By signing an NFL contract, players assume a significant risk. Injury is commonplace in all athletics, but football is a collision sport. Combine the contact of combat sports with stopping, accelerating, and the changing of direction required in basketball, and a significant number of injuries are expected on the gridiron.
The players know this, the risk for long-term injury, and that their contracts aren’t guaranteed. A workplace injury is much different there than at Best Buy. If a television falls off of a shelf onto an employee, that person is entitled to some compensation.
Aaron Patrick knew that tearing an ACL in a football game was a possibility, but how he tore it on Oct. 17, could not have been expected. The Denver Broncos were playing division rival Los Angeles Chargers at SoFi Stadium, and Patrick was injured while running out of bounds and trying to not completely level an NFL employee.
Patrick is alleging that he rolled his foot on a mat that was covering some cords on the sideline, and that is how he suffered the injury. Now, he wants restitution. The linebacker is suing the Chargers, Kroenke Sports and Entertainment, which owns the Los Angeles Rams and the stadium, the NFL, ESPN, the employee he ran into, and a host of other entities for his injury.
The claim is that is going to lose out on more than half of his $660,000 contract with the Broncos because he was placed on IR for the rest of the season, and also was denied a reasonable opportunity to achieve the incentives in the deal. All of the named parties declined comment, according to Pro Football Talk.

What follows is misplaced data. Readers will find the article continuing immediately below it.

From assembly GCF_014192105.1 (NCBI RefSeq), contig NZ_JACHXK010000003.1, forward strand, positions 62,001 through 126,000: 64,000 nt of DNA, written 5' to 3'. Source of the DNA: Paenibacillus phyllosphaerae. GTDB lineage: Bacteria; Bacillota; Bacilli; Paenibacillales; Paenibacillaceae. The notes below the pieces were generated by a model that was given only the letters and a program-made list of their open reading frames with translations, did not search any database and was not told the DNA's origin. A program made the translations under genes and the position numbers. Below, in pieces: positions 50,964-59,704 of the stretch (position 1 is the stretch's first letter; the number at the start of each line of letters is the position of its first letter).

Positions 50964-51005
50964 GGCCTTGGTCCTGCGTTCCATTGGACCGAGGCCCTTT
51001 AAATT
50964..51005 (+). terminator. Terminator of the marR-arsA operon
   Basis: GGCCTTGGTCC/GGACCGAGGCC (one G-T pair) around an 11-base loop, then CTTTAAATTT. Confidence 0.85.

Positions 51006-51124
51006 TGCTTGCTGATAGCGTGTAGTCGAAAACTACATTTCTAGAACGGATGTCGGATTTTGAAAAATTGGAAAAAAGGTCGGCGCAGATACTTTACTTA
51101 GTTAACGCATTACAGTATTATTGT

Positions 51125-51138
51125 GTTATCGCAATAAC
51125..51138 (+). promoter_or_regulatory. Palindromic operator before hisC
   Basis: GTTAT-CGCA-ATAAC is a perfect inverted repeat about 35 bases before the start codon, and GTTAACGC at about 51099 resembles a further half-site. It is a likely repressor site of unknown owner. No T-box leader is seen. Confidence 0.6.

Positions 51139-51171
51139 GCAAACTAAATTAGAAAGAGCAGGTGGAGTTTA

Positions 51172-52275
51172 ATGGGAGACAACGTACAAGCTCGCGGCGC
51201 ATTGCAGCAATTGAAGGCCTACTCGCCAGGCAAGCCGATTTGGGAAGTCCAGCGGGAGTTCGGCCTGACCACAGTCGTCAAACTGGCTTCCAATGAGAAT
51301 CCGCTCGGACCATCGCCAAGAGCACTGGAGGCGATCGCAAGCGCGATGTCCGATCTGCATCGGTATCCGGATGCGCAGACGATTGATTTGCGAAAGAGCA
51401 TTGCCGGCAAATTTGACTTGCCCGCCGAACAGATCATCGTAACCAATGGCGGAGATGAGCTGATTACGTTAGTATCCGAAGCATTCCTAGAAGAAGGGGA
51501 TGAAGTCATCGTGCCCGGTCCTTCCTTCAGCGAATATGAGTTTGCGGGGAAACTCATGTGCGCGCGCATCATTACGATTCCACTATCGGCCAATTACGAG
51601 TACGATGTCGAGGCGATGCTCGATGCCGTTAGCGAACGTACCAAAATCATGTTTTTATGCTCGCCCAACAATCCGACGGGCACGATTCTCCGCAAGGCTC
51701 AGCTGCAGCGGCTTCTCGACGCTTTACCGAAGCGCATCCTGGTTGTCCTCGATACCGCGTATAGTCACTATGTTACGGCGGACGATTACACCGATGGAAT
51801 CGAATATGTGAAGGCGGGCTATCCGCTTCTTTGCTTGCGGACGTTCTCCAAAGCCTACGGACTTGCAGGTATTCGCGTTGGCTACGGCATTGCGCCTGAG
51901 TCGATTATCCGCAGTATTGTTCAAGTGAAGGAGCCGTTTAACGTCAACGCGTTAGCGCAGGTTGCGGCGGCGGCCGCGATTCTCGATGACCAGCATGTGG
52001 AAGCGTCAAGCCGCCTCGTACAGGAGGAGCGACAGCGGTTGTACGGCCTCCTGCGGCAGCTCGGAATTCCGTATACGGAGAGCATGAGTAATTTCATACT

Patrick might have a case. This is not the first time that a building that houses a team run by Kroenke Sports and Entertainment has been sued by an NFL player.
In 2015, Reggie Bush was playing for the San Francisco 49ers when they went up against the St. Louis Rams at what was then called the Edward Jones Dome. Bush ran out of bounds on a play and stepped on what was referred to in his lawsuit as the “concrete ring of death.”
Bush tore an MCL and missed the rest of the season. He signed with the Buffalo Bills before the start of the 2016 season, but not before he sued the then St. Louis Rams as well as the entities that owned and operated the dome.
Bush’s stint with the Bills was a disaster with him accumulating -3 yards rushing and 70 yards receiving. He retired from the NFL after the season. His lawsuit, however, was a rousing success. In 2018, a St. Louis jury ruled that the Rams were 100 percent liable for his injury, and had to pay him $12.5 million. Not a bad nest egg for Bush before he started hawking breakfast sandwiches and pretzel bun burgers for Wendy’s.
Patrick didn’t hire Bush’s attorneys, but they probably took this case knowing full well the results of that suit against the Rams. The players signed a contract knowing that the field of play is dangerous. Concrete rings and mats on the sidelines are a different story.
Hopefully Patrick makes a full recovery and can continue his NFL career. He’s a 2021 undrafted free agent who didn’t make the Jacksonville Jaguars’ final roster last season, but was able to stick with the Broncos in 2022. It was hard enough to get into the league and now this setback.
While he’s rehabbing, hopefully knowing that his case has a real chance will make him feel a bit better.